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FOR IMMEDIATE RELEASE Washington, DC | Friday, December 23, 2022 – Today, Congress enacted a Fiscal Year (FY) 2023 omnibus spending package, including a historic provision providing advance appropriations for the Indian […]
Advance appropriations is funding that becomes available one year or more after the year for which the appropriations act is passed. The Indian healthcare system, including the Indian Health Service (IHS), Tribal facilities, and urban Indian organizations (UIOs), is the only major federal healthcare provider funded through annual appropriations. Advance appropriations will stabilize IHS funding and allow for long-term planning by insulating Indian healthcare providers from government shutdowns and continuing resolutions.
The current policy of funding IHS through regular appropriations has led to constant uncertainty for UIOs. Every year, on average, there are five continuing resolutions to keep the government open, and there were long government shutdowns in 1996, 2013, and 2019.
Lapses in federal funding puts lives at risk. During the 2019 government shutdown, several UIOs had to reduce services or close their doors entirely, forcing them to leave their patients without adequate care. One UIO suffered 7 opioid overdoses, 5 of which were fatal. Advance appropriations is critical to provide certainty to the IHS system and ensure unrelated budget disagreements do not risk lives.
President Biden on Indian Health Service Advance Funding at 2023 White House Tribal Nations Summit
Why is Advance Appropriations Needed for the Indian Health Service?
Native Leaders Call on Congress to Act Now to Provide Stable Funding with Advance Appropriations for the Indian Health Service.
Native leaders and Congress express support for funding certainty through advance appropriations for IHS in House hearing.
Native American Lifelines left without resources during the 2019 government shutdown.
Advance appropriations has been a priority for Indian Country for years and we have seen broad support on this issue from Native health advocates.
Over the past 10 years, there have been six resolutions in support of advance appropriations from NCUIH, the United South and Eastern Tribes (USET), the Inter-Tribal Council of the Five Civilized Tribes (ITC), the National Indian Health Board (NIHB), the National Congress of American Indians (NCAI), and the American Bar Association.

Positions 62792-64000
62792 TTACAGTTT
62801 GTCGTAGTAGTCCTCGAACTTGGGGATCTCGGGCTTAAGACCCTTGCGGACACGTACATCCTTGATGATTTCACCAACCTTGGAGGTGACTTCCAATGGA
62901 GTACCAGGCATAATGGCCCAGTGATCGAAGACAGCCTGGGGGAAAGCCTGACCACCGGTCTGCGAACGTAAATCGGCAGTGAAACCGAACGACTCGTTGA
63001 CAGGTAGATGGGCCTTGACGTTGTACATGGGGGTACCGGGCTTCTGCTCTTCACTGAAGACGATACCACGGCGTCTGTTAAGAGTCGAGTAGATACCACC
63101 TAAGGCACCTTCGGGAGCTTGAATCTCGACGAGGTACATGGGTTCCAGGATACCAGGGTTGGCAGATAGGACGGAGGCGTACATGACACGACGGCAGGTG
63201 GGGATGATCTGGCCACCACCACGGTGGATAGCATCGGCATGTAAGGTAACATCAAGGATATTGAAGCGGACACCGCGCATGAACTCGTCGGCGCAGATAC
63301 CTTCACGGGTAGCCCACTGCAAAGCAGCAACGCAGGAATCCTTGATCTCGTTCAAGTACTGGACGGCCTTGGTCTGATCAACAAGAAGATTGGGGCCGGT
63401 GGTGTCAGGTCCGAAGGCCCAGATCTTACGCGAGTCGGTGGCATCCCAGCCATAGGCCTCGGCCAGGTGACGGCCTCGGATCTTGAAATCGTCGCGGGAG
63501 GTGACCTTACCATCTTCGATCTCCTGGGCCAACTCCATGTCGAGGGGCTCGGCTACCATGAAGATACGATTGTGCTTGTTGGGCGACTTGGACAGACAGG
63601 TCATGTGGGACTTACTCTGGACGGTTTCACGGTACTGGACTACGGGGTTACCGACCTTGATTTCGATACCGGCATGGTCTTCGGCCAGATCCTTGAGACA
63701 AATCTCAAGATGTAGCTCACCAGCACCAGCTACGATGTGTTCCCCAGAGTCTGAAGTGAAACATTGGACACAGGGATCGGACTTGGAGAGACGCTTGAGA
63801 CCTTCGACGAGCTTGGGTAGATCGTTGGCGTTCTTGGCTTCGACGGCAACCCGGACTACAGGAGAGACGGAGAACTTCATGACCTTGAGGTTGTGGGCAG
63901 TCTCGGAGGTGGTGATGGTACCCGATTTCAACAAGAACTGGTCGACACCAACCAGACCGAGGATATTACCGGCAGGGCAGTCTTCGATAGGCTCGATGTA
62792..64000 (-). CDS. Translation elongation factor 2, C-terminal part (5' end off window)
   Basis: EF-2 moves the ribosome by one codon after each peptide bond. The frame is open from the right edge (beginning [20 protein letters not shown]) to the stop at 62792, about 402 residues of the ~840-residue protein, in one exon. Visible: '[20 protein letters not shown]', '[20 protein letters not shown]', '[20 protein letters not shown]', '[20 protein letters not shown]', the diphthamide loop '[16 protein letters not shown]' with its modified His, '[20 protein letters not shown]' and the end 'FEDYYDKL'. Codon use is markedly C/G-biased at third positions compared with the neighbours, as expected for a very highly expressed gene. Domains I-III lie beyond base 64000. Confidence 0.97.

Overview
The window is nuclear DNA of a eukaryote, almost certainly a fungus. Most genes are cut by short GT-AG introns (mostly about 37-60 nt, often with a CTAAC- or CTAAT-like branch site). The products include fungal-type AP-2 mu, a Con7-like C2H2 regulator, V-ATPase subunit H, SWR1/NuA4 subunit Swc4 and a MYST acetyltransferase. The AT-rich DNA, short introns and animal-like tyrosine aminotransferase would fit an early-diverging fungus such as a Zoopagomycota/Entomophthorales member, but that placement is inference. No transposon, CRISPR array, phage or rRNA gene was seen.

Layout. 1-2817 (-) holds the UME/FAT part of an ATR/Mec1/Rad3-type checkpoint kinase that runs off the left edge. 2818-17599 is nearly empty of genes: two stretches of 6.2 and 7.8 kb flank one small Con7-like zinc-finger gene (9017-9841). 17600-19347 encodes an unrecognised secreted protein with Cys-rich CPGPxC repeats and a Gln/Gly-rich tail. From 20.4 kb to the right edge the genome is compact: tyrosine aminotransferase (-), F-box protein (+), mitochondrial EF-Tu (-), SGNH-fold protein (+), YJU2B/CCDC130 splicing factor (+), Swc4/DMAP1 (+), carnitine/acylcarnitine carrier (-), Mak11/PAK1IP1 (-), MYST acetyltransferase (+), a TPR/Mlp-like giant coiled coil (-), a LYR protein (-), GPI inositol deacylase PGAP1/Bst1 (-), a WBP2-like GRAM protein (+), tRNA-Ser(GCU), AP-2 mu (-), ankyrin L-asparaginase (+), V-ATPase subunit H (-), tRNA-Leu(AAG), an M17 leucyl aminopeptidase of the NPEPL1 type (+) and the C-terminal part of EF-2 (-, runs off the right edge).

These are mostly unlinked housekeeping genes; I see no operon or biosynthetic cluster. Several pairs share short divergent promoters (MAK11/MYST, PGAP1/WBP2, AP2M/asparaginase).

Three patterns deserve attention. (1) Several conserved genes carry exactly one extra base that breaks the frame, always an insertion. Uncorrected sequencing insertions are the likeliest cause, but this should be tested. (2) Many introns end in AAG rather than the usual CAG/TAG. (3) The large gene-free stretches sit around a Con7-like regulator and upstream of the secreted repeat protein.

See full summary for more details.
Congressional and Federal Support
There has also been strong long-standing support from Congress on this issue. On January 12, 2022, the Native American Caucus sent a letter to House Appropriations Committee Chair DeLauro and Ranking Member Granger requesting that advance appropriations for IHS for FY 2023 be included in the final FY 2022 appropriations bill, and again on June 3 requesting that, while the process of shifting IHS to mandatory appropriations is underway, advanced appropriations for IHS be included in the final FY 2023 Appropriations bill. On April 25, 2022, a bipartisan group of 28 Representatives requested up to $949.9 million for urban Indian health in FY 2023 and advance appropriations for IHS until such time that authorizers move IHS to mandatory spending, and 12 Senators sent a letter with the same requests. Last year, for the first time ever, President Biden included an additional $9 billion in advance appropriations to IHS for FY 2023 in his budget request and the Senate Appropriations Committee included an additional $6.58 billion in advance appropriations to IHS for FY 2023 in its FY 2022 Interior, Environment, and Related Agencies bill.
Back in 2014, SCIA held its first hearing on advance appropriation bill Indian Health Service Advance Appropriations Act of 2013 (S. 1570). In a House Natural Resources Subcommittee for Indigenous Peoples (SCIP) hearing held during the last Congress on advance appropriations bills H.R. 1128 and H.R. 1135, former IHS Principal Deputy Director, Rear Admiral Michael Weahkee, reaffirmed Indian Country’s repeated request for advance appropriations stating that “[t]hrough the IHS’s robust annual Tribal Budget Consultation process, Tribal and Urban Indian Organization leaders have repeatedly and strongly recommended advance appropriations for the IHS as an essential means for ensuring continued access to critical health care services. The Department continues to hear directly from tribes advocating support for legislative language that would provide the authority of advance appropriations for the IHS. The issues that Tribes have identified present real challenges in Indian Country and we are eager to work with Congress on a variety of solutions.”
On July 28, 2022 SCIP held a hearing on the Indian Health Service Advance Appropriations Act (H.R. 5549) where IHS Acting Deputy Director Elizabeth Fowler reaffirmed IHS’s support for advance appropriations stating that “We remain firmly committed to improving quality, safety, and access to health care for American Indians and Alaskan Natives. Mandatory funding and advanced appropriations are necessary and critical steps toward that goal… [I] urge the House to act on advanced appropriations through the appropriations process with or without the authorizing legislation that is the subject of this hearing.”
The U.S. Commission on Civil Rights report from 2018, “Broken Promises: Continuing Federal Funding Shortfall for Native Americans” serves as another benchmark of support by including advance appropriations for IHS as a key recommendation to the federal government to ensure greater funding stability for IHS.
Find out if your Member of Congress supports advance appropriations for IHS here.
Since 2013, legislation on this effort has been introduced in 11 bills: